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RASP 101: Staying Safe With Runtime Application Self-Protection

The dream of RASP is to empower applications to protect themselves. How close do current implementations get to living the dream? Here's what to know.

Nicole Ferraro, Contributing Writer

September 25, 2020

4 Min Read
(image by weyo, via Adobe Stock)

One of the hopeful appsec solutions to emerge in the past decade is runtime application self-protection (RASP). This year RASP earned a spot on NIST's list of critical controls in the latest revision of NIST special publication 800-53. Here's what you need to know about RASP, including what it does, why it matters, and where it falls short.

What Is RASP?
As defined by Gartner, RASP is "a security technology that is built or linked into an application or application runtime environment, and is capable of controlling application execution and detecting and preventing real-time attacks." The concept was first introduced into the cybersecurity lexicon by former Gartner vice president, fellow, and lead appsec analyst, Joseph Feiman – currently chief strategy officer at WhiteHat Security – in a 2012 research note.

Whereas a web application firewall (WAF) will prevent attackers from reaching vulnerable applications behind the firewall, the idea behind RASP is that it enables applications to protect themselves against attacks in real time.

How Does It Work?
While that is the goal, today's RASP technology doesn't exactly turn applications into martial arts experts who have mastered self-defense.

RASP deploys agents to sit near the application so it has the ability to take control if and when a security event occurs. The technology watches and analyzes the application, and the data coming in, as the application runs. An application running RASP would, in theory, be able to identify a SQL injection or cross-site scripting (XSS) attack and prevent the threat from reaching its target.

Hurdles in the RASP Race
While the vision of RASP is "ideal," Feiman tells Dark Reading, it has not evolved enough to continue existing as a standalone technology. As a result, it has had minimal enterprise adoption. The reason for that is four-fold, he says.

First, RASP requires instrumentation, which has the potential to unintentionally bring down an application. "People hate seeing agents in their runtime," Feiman notes.

Second, RASP is held up by language dependency. "Every agent is dependent on the language the application is written in," he explains. With dozens of application languages, and frameworks within those languages, it's hard for RASP agents to keep up.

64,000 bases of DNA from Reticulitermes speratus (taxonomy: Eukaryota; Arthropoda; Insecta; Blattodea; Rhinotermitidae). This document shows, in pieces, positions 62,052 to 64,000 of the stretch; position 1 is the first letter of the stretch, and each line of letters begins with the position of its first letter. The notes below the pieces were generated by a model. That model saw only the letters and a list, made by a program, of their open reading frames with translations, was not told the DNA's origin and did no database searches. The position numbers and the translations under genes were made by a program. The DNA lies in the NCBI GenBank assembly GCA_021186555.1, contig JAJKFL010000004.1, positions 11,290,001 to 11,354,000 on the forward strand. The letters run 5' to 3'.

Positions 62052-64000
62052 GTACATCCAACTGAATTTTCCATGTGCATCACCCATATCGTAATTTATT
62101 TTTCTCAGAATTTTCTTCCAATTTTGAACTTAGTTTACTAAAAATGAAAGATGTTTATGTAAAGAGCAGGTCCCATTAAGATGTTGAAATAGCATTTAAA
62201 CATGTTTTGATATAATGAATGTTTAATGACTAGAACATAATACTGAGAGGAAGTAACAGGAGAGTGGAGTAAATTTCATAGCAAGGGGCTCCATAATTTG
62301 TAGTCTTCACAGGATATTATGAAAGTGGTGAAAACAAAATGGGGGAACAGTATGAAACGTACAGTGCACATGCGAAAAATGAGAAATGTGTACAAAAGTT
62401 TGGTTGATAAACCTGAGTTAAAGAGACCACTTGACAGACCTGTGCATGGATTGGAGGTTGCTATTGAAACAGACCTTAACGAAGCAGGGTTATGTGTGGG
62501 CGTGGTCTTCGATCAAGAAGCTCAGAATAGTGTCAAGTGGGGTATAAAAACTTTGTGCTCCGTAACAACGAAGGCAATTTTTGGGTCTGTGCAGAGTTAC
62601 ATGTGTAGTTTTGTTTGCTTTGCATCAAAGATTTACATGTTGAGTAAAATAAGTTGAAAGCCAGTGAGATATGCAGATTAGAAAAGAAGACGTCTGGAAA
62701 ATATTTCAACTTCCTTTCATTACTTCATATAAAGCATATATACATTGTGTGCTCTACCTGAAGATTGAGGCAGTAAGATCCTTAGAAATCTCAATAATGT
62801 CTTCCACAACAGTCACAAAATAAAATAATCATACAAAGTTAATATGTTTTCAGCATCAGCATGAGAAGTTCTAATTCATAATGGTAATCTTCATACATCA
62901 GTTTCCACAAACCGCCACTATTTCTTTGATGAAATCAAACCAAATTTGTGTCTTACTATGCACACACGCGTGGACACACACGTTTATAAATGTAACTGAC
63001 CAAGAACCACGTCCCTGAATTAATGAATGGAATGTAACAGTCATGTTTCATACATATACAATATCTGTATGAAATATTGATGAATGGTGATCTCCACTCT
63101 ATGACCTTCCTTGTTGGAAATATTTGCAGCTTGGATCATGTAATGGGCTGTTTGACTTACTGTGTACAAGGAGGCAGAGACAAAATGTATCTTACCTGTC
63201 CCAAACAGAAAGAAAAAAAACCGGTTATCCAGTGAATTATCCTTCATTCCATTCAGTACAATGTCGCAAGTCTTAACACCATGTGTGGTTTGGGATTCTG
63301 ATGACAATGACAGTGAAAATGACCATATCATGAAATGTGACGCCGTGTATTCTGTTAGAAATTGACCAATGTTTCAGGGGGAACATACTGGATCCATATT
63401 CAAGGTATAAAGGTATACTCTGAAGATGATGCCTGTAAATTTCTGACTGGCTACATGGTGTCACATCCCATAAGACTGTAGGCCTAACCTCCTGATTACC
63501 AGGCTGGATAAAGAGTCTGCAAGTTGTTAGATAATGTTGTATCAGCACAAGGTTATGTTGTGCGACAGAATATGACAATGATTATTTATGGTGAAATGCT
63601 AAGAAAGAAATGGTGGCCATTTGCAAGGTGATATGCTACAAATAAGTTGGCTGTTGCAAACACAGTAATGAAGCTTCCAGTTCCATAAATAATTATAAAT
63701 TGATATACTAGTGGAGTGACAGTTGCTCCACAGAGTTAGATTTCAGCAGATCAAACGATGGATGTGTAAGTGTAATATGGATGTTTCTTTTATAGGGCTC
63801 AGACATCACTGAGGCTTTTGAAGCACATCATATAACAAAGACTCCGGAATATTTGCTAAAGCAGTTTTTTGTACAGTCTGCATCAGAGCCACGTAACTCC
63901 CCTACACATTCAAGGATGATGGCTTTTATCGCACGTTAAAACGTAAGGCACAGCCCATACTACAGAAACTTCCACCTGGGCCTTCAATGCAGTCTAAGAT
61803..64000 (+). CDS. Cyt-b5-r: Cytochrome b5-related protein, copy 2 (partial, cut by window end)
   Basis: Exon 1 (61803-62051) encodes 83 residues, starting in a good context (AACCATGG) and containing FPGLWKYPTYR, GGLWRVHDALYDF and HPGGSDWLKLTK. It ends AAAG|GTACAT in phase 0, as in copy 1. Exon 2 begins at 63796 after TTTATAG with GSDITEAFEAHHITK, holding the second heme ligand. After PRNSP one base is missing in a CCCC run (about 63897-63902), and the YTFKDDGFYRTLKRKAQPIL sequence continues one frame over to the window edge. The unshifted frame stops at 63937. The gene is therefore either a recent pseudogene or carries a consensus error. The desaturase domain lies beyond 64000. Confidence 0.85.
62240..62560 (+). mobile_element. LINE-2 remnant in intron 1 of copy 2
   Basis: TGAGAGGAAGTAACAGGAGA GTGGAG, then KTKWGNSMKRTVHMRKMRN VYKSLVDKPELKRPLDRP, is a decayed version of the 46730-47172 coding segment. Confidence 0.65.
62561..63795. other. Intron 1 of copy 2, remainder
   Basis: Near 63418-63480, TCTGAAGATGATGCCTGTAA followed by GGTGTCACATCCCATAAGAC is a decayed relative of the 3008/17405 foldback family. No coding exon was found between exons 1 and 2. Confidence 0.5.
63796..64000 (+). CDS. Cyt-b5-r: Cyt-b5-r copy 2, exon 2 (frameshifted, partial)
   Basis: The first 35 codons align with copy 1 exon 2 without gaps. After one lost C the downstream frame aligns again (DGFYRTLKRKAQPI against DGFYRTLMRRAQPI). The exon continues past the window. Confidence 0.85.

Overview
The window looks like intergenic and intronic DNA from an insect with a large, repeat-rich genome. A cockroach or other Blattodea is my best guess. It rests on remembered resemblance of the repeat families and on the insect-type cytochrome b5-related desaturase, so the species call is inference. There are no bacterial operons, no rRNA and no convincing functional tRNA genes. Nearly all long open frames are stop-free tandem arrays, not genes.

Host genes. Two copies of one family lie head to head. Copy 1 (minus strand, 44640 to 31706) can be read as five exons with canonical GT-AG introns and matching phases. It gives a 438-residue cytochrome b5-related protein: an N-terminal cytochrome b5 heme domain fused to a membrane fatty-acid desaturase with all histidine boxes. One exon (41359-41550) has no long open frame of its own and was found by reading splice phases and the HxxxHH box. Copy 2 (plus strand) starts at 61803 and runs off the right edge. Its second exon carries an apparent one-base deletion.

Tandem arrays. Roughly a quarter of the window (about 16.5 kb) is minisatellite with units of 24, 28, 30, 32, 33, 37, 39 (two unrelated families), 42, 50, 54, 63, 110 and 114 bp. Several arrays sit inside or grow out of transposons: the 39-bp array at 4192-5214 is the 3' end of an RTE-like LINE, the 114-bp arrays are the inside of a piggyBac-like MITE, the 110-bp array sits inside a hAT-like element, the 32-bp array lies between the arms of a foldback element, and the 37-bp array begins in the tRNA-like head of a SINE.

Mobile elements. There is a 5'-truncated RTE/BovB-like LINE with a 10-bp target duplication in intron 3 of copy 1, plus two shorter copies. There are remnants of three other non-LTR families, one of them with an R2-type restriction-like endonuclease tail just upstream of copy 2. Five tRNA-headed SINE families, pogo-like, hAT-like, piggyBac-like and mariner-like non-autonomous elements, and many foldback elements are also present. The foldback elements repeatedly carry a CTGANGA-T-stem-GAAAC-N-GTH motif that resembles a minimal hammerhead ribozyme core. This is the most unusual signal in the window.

A third problem is CPU consumption. Agents consume the same amount of CPU as the application, thus slowing things down.

Last, RASP can accidentally prevent benign access that it misinterprets as a malicious attack.

All together, these issues have hindered RASP adoption, Feiman says.

JB Aviat, CTO of application security vendor Sqreen, echoed some of these thoughts.

"It's fair to say that these challenges created a lot of 'scarring' with respect to RASP approaches that live to this day. However, we believe that these frustrations were the result of the poor execution of RASP approaches, rather than with the concept of RASP itself," he said, noting that Sqreen's RASP solves these issues through "modern approaches."

"I think most security practitioners are aligned with the vision that RASP should only detect and block actual successful exploits to solve for high false-positive rates and should work across languages without any significant performance or deployment issues," said Aviat.

The Future of RASP
Feiman says solutions like RASP and WAF have emerged from "desperation" to protect application data but are insufficient. The market needs a technology that is focused on detection rather than prevention. Indeed, in an effort to address the problems with RASP, he and his team at WhiteHat are in the process of beta testing an application security technology that performs app testing without instrumentation.

As far as existing RASP technologies go, it's unlikely they'll stick around in their current form.

Rather than an independent technology, Feiman believes RASP will ultimately get absorbed into application runtime platforms like the Amazon AWS and Microsoft Azure cloud platforms. This could happen through a combination of acquisitions and companies like AWS building their own lightweight RASP capabilities into their technologies.

"The idea will stay, the market hardly will," says Feiman. 

On that, Sqreen's Aviat disagrees, saying RASP is "indeed a standalone technology."

"I expect RASP to become a crucial element of any application security strategy, just like WAF or SCA is today – in fact, RASP is already referenced by NIST as critical to lowering your application security risk," he said. "RASP will only get easier to deploy, its security coverage will increase and cover most generic vulnerabilities in a much more efficient way."

About the Author(s)

Nicole Ferraro

Contributing Writer

Nicole Ferraro is a freelance writer, editor and storyteller based in New York City. She has worked across b2b and consumer tech media for over a decade, formerly as editor-in-chief of Internet Evolution and UBM's Future Cities; and as editorial director at The Webby Awards. She's currently a contributing editor at Light Reading and Broadband World News.

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